1. A recent article in Scientific America, by Karen Schrock, found that Tourettes-like symptoms could be linked to the rare disease known as PANDAS (Pediatric Autoimmune Neuropsychiatric Disorders Associated with Streptococcus). Other symptoms caused by this disease are Obsessive-Compulsive Disorder (OCD) and Tics. PANDAS is normally the result of a severe case of strep throat and is associated with the bacteria species S. pyogenes. How this bacterial infection located in the throat can cause such extreme alterations in behavior is due to the fact that the body’s natural production of antibodies begins to attach the cells of the body, in this case associated with the brain, due to their near resemblance to the antigens of the Streptococcal bacteria (“PANDAS” 2010). This can result in many of these neurological symptoms. (Schrock 2012) The Hyaluronic Acid Capsule is one of the reasons that S. pyogenes is able to go unnoticed by the host antibodies due to the chemical similarities between hyaluronic acid and host connective tissue (Todar 2008-2012).
2. A recent studied showed that contact and complement systems interfere with the growth of S. pyogenes in human blood. This study from the Journal of Biological Chemistry showed that the presence of the protein SIC, which is secreted by S. pyogenes, causes the activity of antibacterial peptides to be blocked due to its interference with the contact system. This then allows for the survival and growth of S. pyogenes where the activation of these systems would normally generate antibacterial peptide fragments that would kill S. pyogenes and other bacterial pathogens. The authors specifically found that the growth of S. pyogenes was enhanced in human plasma under the circumstances that the following contact components were not present: FXII, PK, or HK. This suggests that SIC can then contribute to the survival of bacteria. (Frick 2010)
3. Another recent study found that Manuka honey could inhibit the development of S. pyogenes. Manuka honey is known to have antimicrobial activity that can affect a large array of bacterial species. The study investigated the effects on this form of inhibitor on S. pyogenes through the use of planktonic and biofilm cultures. Bacterial destroying agents were found on both cultures and the biofilm culture required slightly higher amounts of the manuka honey in order to obtain these results. The honey was able to kill and disassociate the bacterial cells from the biofilm. They also found that the honey prevented S. pyogenes from binding to the protein fibronectin located in human tissue. This indicated that this unique product could be used as an antibacterial on topical surfaces that contain the infectious bacteria of S. pyogenes. The study is perhaps an enormous break through due the silent epidemic of bacterial resistance that continues to grow. (Maddocks 2012)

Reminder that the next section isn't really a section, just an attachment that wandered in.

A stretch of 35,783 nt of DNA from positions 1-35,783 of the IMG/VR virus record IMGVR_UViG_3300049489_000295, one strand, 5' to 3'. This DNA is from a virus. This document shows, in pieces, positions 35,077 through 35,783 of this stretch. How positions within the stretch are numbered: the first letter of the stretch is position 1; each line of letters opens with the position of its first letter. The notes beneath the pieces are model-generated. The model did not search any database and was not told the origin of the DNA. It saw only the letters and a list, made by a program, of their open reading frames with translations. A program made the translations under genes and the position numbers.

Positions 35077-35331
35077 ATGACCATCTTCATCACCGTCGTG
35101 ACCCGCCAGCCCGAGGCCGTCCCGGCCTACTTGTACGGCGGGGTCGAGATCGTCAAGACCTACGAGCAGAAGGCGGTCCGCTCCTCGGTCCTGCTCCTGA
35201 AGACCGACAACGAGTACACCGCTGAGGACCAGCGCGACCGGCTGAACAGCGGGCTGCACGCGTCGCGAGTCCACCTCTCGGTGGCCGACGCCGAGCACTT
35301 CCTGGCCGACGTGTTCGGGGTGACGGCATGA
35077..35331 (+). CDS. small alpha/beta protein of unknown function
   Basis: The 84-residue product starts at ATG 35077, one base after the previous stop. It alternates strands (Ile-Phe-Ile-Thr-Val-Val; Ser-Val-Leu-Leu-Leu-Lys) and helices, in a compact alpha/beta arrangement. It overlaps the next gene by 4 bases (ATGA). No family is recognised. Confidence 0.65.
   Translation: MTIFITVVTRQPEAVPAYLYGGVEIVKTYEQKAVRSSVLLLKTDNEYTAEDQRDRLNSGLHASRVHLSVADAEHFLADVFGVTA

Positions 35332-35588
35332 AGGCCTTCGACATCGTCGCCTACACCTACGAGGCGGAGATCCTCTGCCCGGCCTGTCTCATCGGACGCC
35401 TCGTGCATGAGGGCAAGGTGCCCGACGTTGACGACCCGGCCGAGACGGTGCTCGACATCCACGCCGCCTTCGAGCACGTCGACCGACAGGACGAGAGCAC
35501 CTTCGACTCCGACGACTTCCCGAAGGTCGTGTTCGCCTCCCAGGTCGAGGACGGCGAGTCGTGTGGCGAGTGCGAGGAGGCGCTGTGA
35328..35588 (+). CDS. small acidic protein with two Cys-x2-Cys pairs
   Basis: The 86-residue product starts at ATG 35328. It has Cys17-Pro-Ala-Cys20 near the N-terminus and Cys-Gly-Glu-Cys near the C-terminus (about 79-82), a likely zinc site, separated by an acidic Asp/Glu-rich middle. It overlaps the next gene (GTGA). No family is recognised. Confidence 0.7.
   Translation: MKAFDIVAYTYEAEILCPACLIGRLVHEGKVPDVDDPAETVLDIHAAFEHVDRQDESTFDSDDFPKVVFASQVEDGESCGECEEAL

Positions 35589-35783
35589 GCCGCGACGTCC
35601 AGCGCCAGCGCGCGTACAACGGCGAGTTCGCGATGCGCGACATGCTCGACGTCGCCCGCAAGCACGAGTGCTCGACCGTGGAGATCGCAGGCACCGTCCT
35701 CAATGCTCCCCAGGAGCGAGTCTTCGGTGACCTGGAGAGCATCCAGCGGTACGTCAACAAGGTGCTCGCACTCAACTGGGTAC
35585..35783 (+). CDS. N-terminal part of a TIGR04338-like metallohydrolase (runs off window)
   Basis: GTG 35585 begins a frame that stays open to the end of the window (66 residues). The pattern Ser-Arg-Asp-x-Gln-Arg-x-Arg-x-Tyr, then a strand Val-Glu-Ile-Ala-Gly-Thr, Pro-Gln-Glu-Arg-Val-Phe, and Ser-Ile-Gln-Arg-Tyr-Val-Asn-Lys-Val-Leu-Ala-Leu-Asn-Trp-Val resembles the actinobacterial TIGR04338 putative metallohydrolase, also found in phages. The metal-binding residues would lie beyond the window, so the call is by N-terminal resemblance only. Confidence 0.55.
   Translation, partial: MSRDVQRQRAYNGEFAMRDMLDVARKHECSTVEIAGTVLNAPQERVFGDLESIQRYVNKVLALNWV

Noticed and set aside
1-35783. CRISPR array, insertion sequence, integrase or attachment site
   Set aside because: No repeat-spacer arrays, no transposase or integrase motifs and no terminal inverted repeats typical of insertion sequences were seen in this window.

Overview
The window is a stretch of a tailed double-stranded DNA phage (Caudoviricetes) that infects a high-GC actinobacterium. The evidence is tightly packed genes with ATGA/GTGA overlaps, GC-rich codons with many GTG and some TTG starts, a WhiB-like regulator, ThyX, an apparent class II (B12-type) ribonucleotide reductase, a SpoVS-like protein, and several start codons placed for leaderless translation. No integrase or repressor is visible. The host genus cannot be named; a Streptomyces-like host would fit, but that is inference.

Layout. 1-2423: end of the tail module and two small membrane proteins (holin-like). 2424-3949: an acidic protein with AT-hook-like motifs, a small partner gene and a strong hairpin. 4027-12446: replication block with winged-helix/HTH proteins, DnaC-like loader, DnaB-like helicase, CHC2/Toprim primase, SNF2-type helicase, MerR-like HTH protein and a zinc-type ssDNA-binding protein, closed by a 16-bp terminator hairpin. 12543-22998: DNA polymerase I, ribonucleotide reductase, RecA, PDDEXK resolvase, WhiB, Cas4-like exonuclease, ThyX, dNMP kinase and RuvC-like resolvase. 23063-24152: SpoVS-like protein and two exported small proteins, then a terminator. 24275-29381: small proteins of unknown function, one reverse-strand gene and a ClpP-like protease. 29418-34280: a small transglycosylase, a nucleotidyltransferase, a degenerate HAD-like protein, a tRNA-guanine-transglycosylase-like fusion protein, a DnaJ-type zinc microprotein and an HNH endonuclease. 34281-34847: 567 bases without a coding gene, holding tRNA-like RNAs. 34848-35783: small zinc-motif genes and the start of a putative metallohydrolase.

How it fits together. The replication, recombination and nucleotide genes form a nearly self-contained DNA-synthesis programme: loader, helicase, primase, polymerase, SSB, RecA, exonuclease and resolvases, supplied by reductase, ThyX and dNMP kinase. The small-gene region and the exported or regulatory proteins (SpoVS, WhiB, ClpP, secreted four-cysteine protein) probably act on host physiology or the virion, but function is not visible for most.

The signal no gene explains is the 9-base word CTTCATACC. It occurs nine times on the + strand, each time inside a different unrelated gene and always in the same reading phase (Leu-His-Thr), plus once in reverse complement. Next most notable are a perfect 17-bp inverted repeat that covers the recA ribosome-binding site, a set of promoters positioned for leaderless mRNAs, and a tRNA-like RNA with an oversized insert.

Ferretti, Joseph F., et al. "Complete Genome Sequence of an M1 Strain of Streptococcus Pyogenes." PNAS (2001). PNAS. 26 Jan. 2001. <http://www.pnas.org/content/98/8/4658.long>.
Frick, Inga-Maria, Oonagh Shannon, Per Åkesson, Matthias Mörgelin, Mattias Collin, Artur Schmidtchen, and Lars Björck. "Antibacterial Activity of the Contact and Complement Systems Is Blocked by SIC, a Protein Secreted by Streptococcus Pyogenes." The Journal of Biological Chemistry (2011): 1331-1340. PubMed Central. 2010. <http://www.ncbi.nlm.nih.gov/pmc/articles/PMC3020741/?tool=pubmed>.
Hardie, Jeremy M., Whiley, Robert A.. Family VI: Streptococcaceae. In R. E. Buchanan & N. E. Gibbons (Eds.), Bergey's manual of determinative bacteriology (8th ed.). Baltimore, MD: Williams & Wilkins. 1974. 490-515.
Maddocks, S. E., M. S. Lopez, R. S. Rowlands, and R. A. Cooper. "Manuka Honey Inhibits the Development of Streptococcus Pyogenes Biofilms and Causes Reduced Expression of Two Fibronectin Binding Proteins." Microbiology. 2012. <http://mic.sgmjournals.org/content/early/2012/01/31/mic.0.053959-0.abstract>.
Murphy, Todd. "Streptococcus and Associated Pathology." Ivy Tech State College: Microbiology. 2004. <http://faculty.ivytech.edu/~twmurphy/text_pg/strep.htm>.
"PANDAS." Behavioural Neurotherapy Clinic. 2010. Web. 14 Mar. 2012. <http://www.adhd.com.au/PANDAS.htm>.
Schrock, Karen. "Could an Infection Cause Tourette's-Like Symptoms in Teenage Girls?" Scientific American. 2012. <http://www.scientificamerican.com/article.cfm?id=could-infection-cause-tourettes-like-symptoms-teenage-girls>.
Stevens, Dennis L. "Streptococcus Pyogenes (Group A β-hemolytic Streptococcus)." Streptococcus Pyogenes (Group A β-hemolytic Streptococcus). 2012. Web. 10 May 2012. <http://www.antimicrobe.org/b239.asp>.
Talaro, Kathleen Park., and Barry Chess. "A Survey of Prokaryotic Cells and Microorganisms." Foundations in Microbiology. 8th ed. New York, NY: McGraw-Hill, 2012. 89-122.
Todar, Kenneth. "Streptococcus Pyogenes and Streptococcal Disease." Todar's Online Textbook of Bateriology. 2008-2012. <http://textbookofbacteriology.net/streptococcus.html>.
Edited by student of Dr. Lynn M Bedard, DePauw University http://www.depauw.edu